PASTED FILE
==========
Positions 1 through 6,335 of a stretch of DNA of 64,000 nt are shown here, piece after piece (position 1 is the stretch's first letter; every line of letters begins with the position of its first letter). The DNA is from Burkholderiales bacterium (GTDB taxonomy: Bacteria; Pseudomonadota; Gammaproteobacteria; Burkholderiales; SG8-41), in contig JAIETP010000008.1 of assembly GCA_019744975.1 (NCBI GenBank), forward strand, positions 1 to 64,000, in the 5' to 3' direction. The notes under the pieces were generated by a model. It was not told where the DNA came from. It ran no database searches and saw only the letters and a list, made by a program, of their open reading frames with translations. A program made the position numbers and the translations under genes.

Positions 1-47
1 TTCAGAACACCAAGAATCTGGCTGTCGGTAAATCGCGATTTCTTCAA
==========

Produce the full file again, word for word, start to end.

Positions 1 through 6,335 of a stretch of DNA of 64,000 nt are shown here, piece after piece (position 1 is the stretch's first letter; every line of letters begins with the position of its first letter). The DNA is from Burkholderiales bacterium (GTDB taxonomy: Bacteria; Pseudomonadota; Gammaproteobacteria; Burkholderiales; SG8-41), in contig JAIETP010000008.1 of assembly GCA_019744975.1 (NCBI GenBank), forward strand, positions 1 to 64,000, in the 5' to 3' direction. The notes under the pieces were generated by a model. It was not told where the DNA came from. It ran no database searches and saw only the letters and a list, made by a program, of their open reading frames with translations. A program made the position numbers and the translations under genes.

Positions 1-47
1 TTCAGAACACCAAGAATCTGGCTGTCGGTAAATCGCGATTTCTTCAA